Article originally published in Learning Through Living magazine, October 2019
There are many forms of love, and many I wish to foster in my children’s lives. I hope they feel the love from their parents resonating every day. I hope they find partners in life, if they so wish, and in whatever form feels best to them. I hope they love our world and feel responsible for their share of its stewardship. I wish they’d remember how much they love each other (especially when they take aim at each other with balled, angry fists!). And I dream that they will love to learn, and feel empowered to do so, on every day of their lives.
After our mothers, learning is probably our first love. As infants we are literally wired up to be loved and to seek learning opportunities. To grow our hearts and minds, simultaneously. And families are usually ideal breeding grounds for this atmosphere of learning love to spread and take root. Through my childhood home and family I learnt to love many things – reading great stories, identifying nature around us, making a beautiful garden and knowing its plants, baking and cooking tasty meals, family down-time with blankets and films, boardgames, open fires, blanket dens, making things for the home through sewing, embroidery and knitting, swimming, caring for animals, charitable giving, hosting in a comfort-curated home and Star Trek. These things run so deep I would name them all as my interests today, and as identifiable parts of the home I am giving my children. Not much else has made it on to the list. And I struggle to think of anything from my 17 years of formal education which I would call a love (aside from meeting my bestfriend/husband!).
As a young child I had a love for learning; for the discovery of new information and a feeling of being capable of acquiring any new skill. Somewhere after the start of school (or possibly in the preceding year preparing for school) that love died out. It was replaced by a desire to be praised for reading quickly and years above my peers, for getting through work with speed and for achieving the corresponding high marks and grades. I was labelled ‘academic’, ‘quiet’ and ‘studious’, and therefore my lack of interest in sports and much exercise excused. I would read voraciously, and enjoy it, but struggle to tell anyone the plot months later, and often whether I had even read certain books. I could cram for exams utilising my visual skills with mind maps, to regurgitate main points, but lacked original thought or reflection on any content covered. My learning lacked love.
Fast forward a decade, and as the idea of home education crossed our paths, I read accounts of families permeating their children’s lives with love and learning, hand-in-hand. A love of learning anything and the freedom to follow interests whilst learning how to learn! It took me a year of reading and deschooling myself to believe I, with my lack of interest in very much, could pass on a love of learning to my children. But as most of you will know, once you’ve swallowed the red pill, or fallen down the rabbit hole, there’s not much chance of going back. I knew I didn’t want to push my kids academically (unless they wanted it), I wanted them to know themselves and listen to their instincts and passions, and I didn’t want them to equate ‘school’ with ‘learning’. Learning *can* take place within school, but they are not the same thing, and the end of your years at school/college/university should not mean you are done learning, or even that it should slow down.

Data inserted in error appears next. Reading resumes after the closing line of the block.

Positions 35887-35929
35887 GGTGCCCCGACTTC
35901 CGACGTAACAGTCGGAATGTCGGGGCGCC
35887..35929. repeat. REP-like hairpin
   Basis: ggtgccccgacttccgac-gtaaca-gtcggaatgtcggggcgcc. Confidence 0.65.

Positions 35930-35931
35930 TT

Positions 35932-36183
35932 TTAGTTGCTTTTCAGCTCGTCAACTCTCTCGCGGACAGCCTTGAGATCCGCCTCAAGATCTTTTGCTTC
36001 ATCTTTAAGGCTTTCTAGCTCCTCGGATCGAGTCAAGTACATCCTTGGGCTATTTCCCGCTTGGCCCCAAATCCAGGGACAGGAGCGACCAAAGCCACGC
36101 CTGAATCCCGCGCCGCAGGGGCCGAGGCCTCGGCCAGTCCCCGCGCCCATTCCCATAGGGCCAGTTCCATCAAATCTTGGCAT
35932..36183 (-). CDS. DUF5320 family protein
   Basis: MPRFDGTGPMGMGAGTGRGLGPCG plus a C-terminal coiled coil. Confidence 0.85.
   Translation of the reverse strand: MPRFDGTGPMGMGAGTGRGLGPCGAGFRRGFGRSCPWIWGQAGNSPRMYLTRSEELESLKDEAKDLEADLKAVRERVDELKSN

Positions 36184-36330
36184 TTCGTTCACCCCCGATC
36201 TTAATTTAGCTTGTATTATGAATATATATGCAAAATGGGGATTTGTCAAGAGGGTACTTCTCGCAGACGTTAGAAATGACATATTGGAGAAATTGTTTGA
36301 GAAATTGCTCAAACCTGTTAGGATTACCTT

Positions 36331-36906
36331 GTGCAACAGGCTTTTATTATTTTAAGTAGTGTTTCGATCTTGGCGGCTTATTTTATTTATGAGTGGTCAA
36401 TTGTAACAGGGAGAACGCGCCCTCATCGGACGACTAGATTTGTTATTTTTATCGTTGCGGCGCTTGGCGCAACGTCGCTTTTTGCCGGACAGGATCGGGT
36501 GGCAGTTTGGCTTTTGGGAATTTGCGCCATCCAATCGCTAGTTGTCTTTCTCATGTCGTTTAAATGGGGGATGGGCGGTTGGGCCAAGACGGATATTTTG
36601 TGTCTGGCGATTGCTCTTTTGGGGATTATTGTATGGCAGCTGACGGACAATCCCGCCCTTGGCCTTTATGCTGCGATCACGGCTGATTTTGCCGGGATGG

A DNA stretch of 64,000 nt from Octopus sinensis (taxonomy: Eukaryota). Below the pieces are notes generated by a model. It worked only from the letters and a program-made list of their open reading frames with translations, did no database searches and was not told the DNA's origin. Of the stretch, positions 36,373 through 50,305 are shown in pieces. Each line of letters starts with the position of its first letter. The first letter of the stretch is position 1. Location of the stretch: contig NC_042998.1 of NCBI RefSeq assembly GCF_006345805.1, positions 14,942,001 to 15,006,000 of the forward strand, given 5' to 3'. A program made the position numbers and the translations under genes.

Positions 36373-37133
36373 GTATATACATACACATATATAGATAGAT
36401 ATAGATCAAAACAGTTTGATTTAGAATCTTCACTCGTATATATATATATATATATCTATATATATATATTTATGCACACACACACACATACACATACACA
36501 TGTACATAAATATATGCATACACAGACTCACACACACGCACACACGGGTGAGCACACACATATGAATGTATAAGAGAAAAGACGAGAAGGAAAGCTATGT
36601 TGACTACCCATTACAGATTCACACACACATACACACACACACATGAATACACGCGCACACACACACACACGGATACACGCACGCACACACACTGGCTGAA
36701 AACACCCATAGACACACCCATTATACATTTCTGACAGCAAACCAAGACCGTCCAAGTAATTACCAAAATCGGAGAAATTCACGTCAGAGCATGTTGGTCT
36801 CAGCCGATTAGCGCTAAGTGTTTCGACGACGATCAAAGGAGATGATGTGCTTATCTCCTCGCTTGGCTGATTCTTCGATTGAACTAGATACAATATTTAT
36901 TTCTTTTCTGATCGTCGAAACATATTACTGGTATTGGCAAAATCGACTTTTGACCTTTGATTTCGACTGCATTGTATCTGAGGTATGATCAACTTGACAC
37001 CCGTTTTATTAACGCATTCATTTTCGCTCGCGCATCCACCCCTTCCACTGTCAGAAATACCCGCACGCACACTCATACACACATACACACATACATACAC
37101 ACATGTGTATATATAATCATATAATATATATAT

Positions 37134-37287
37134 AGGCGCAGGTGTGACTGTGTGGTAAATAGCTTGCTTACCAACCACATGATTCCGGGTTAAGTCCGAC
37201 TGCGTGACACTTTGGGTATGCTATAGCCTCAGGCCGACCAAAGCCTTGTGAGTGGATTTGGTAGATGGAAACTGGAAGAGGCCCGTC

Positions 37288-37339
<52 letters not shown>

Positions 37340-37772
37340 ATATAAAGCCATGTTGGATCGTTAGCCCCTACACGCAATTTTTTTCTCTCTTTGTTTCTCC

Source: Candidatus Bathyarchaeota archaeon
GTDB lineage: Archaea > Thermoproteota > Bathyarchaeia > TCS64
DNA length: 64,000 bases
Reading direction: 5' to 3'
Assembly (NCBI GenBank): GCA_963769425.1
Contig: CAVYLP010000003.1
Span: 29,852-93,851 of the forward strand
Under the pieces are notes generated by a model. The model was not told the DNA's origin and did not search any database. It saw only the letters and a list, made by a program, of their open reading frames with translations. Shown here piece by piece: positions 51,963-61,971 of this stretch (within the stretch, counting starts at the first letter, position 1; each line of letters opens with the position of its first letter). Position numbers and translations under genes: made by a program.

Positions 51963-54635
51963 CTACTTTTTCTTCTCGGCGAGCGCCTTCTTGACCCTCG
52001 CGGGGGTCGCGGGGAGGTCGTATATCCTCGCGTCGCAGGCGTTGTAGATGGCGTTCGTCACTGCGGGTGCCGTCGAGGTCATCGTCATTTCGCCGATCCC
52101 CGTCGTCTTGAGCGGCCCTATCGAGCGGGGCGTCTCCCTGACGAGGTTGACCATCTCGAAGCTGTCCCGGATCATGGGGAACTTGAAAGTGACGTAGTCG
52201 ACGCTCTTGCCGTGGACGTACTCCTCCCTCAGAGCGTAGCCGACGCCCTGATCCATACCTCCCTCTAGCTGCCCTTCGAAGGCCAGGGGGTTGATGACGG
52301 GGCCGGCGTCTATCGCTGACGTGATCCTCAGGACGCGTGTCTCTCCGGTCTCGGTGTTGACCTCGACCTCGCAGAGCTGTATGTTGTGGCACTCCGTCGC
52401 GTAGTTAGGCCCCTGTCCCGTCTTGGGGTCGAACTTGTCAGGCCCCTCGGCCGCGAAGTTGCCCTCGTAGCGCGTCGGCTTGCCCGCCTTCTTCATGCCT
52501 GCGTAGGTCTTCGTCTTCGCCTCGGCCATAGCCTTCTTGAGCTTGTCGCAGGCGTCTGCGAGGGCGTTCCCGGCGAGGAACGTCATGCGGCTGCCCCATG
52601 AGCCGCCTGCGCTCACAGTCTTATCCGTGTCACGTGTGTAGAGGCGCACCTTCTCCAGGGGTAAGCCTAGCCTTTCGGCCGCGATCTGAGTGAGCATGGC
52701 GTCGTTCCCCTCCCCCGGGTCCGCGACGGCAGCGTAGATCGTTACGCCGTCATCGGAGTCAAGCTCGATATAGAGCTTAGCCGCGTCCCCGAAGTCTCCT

As a child my Dad travelled to Ireland for work, and brought me back one of their famous bronzed Cong love tokens, a three nostrilled rat. I loved this mythical, celtic charm, and the words on the back were committed to memory. It is only now, years later, they really resonate:
“The world my guide,
I live to learn.
From love alone,
I learn to live.”
Through my getting reacquainted with learning I have rediscovered love. A love I can show myself by following my interests with no regard to a quantifiable product at the end: No marks, career paths and praise, just for the enjoyment of it. I have learnt I can love something and be not great at it, and I will still keep doing it without wishing I’d get better, just to keep spending some of my life on something which brings me joy! In learning about Charlotte Mason and some of her approaches to education, in our home learning happens with careful care as well as wild passion: We live “Education is an atmosphere, a discipline, a life” every day. We spread “an abundant feast of learning” and graze where our interests take us. We are passing on a need to love our own natures, as
“Self-education is the only possible education; the rest is mere veneer laid on the surface of a child’s nature”
And I am finally learning to love my own learning again,
“If mothers could learn to do for themselves what they do for their children”.
I have always enjoyed original writing and writing poetry, but have not shown that interest much love over the years as it wasn’t deemed a viable career option. Renegaded to limericks in birthday cards, English Language assignments, Instagram captions and eulogies. I thank Learning Through Living for letting me show myself a little self-love in writing this article.